The Effect of Coronavirus on the Price of Electronics and Repairs
One of the most unexpected trends in the last few weeks since the world went into lockdown because of the coronavirus has been a steep rise in the price of second-hand gaming consoles.
With the current situation, we’d expect a rise in demand for necessities like food and so forth. But the sharp increase in prices for second-hand game consoles was something that we didn’t foresee.
On sites like eBay and gumtree, pre the lockdown, there were usually 20–40 listings for the Nintendo Switch — a popular, portable games console. The second-hand prices for the Special Edition used to be in the £199 range. A couple of weeks ago we suddenly saw prices in the £1200 range. Even now on eBay, the average cost is in the £600 range. One of the biggest UK game stores — GameUK — has the Switch available for £525 — more than double the price from a few weeks ago.
So what’s going on?
Two primary factors are influencing these sudden price hikes.
First, production has dropped in the last two months because of China being in lockdown. This fall is so severe that Japan is now two months behind meeting their demand, while online retailers like Amazon are out of stock. The simple impact of this is that people are flocking to the second-hand market.
Second, there has been a massive increase in demand. People are being forced to stay home and as a result, are looking for ways to entertain themselves.
Game sales are also up, both as digital downloads and physical copies. In the UK, between the 16th and the 22nd of March & 22nd, there was a jump of 63% in video game sales while physical game sales have increased 220% week on week. While some of this is because of a few high-profile game releases — Animal Crossing, Doom Eternal and Resident Evil 3, even factoring those out the increase is still 83%.
This trend is not just occurring in the UK — in France, for example, digital downloading has increased by 180%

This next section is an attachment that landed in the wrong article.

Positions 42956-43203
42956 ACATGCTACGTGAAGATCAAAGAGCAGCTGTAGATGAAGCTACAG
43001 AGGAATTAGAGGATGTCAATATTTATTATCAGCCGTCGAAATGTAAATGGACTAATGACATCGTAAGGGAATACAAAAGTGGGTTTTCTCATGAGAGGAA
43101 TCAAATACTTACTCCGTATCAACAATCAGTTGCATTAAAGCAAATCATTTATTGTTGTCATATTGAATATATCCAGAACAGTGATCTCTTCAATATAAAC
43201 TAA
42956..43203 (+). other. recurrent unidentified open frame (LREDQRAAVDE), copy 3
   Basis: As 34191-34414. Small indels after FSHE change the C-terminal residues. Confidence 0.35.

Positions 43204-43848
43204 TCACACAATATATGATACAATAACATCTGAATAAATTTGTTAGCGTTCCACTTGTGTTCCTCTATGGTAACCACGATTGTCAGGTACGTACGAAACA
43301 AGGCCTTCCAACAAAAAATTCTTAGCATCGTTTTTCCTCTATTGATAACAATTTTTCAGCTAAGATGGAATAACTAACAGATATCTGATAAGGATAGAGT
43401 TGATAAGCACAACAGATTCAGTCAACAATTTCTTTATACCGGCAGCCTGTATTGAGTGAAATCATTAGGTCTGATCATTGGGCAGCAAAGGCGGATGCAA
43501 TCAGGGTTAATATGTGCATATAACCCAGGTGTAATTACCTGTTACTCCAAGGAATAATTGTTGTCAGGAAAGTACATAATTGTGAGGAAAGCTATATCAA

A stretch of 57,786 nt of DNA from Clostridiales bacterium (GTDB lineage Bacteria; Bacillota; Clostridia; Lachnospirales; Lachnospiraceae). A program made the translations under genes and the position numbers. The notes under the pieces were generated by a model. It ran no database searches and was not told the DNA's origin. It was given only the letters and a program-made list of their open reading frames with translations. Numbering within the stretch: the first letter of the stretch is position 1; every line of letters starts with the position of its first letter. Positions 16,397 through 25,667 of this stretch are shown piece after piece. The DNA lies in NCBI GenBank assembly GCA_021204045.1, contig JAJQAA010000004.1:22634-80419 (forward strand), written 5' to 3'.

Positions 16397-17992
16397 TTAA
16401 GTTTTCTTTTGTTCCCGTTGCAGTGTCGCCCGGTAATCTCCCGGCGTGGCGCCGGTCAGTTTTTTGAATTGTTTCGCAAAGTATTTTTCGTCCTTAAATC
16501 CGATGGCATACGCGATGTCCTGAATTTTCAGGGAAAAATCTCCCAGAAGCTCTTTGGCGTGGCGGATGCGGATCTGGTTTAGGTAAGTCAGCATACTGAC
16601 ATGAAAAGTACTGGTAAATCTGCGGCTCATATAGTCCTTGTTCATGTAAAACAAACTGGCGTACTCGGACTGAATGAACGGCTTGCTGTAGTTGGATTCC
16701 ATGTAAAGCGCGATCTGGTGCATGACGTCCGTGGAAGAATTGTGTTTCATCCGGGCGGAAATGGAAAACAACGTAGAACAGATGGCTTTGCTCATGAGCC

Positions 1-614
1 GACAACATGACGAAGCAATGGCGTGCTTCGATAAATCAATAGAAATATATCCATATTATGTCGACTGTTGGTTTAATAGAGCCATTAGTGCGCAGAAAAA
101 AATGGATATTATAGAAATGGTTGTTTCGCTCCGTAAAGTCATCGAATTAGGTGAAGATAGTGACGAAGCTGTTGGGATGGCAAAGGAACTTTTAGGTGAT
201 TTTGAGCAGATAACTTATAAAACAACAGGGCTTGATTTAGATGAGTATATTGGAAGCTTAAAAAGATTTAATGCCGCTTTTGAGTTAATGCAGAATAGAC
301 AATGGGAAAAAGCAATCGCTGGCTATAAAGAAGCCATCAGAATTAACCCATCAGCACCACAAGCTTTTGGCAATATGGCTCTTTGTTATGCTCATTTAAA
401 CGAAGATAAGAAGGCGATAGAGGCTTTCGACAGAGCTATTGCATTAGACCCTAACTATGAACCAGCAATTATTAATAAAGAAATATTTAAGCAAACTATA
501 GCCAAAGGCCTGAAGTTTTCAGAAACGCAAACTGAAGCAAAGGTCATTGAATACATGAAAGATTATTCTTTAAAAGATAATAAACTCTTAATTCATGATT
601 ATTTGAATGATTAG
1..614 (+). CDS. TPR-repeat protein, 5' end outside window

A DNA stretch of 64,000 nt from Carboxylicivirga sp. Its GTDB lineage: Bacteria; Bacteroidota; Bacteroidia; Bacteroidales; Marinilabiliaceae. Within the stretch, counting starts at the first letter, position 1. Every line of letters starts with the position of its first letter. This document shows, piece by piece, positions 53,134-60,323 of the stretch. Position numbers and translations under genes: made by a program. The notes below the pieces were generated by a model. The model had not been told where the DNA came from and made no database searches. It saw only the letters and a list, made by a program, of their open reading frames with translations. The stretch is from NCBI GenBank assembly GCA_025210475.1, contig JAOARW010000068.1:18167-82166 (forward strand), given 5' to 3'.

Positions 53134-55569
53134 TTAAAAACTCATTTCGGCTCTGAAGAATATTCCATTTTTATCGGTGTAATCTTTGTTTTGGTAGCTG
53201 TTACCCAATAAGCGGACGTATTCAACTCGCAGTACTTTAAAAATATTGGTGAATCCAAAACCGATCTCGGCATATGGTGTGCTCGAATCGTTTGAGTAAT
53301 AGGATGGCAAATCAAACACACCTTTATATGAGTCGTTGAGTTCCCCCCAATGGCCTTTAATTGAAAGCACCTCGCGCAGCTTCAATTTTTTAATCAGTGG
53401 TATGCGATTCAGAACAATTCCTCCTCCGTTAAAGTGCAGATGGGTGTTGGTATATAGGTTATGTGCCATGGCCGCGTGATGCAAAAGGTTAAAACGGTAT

The current situation means that a lot of new releases have been put on hold — which is ironic given that demand for games and game consoles is higher than ever before.
The Playstation 5 and next Xbox were supposed to be coming out at the end of the year to tie in with the Christmas market, but those releases are now very uncertain. In other news, Facebook is struggling to meet the sudden surge in demand for Occulus Rift Quest. VR is a niche product, but even here we see a spike in the market.
Overall, the demand for games and gaming is seeing a massive surge right now — at the same time that the capacity to produce new games and consoles is at an all-time low.
What does this mean for the electronics repair industry?
The unfortunate reality of these price rises and the increase in demand is that repairing electronic equipment — especially the repair of games consoles — is likely to rise in price. As the price of sourcing components to repair laptops, computers and games console increases, the actual cost of the repairs will increase.
It’s not all bad news, however.
Here at TFix.co.uk, we don’t see much of an increase in prices for things like audio equipment. Where repairs don’t involve replacing components but fixing the ones already present, there isn’t likely to be many fluctuations.
What about the future?
As with everything in these uncertain times, it is almost impossible to predict what will happen next. It seems likely that the demand for electronics will increase, and this isn’t just in the entertainment area. Samsung Electronics, for example, has reported that it expects a profit rise based on demand because of an increase in demand for memory chips for data servers and laptops.
But with the production of new games and consoles being pushed back by weeks or even months, now is an excellent time to be taking extra care of your electronics and revisiting some classic games.
Or you could dig into your pile of old electronics and see if there is anything that can be repaired. The low price of doing so might surprise you!
Stay in the know
Get news from the best Computer repair company in the world.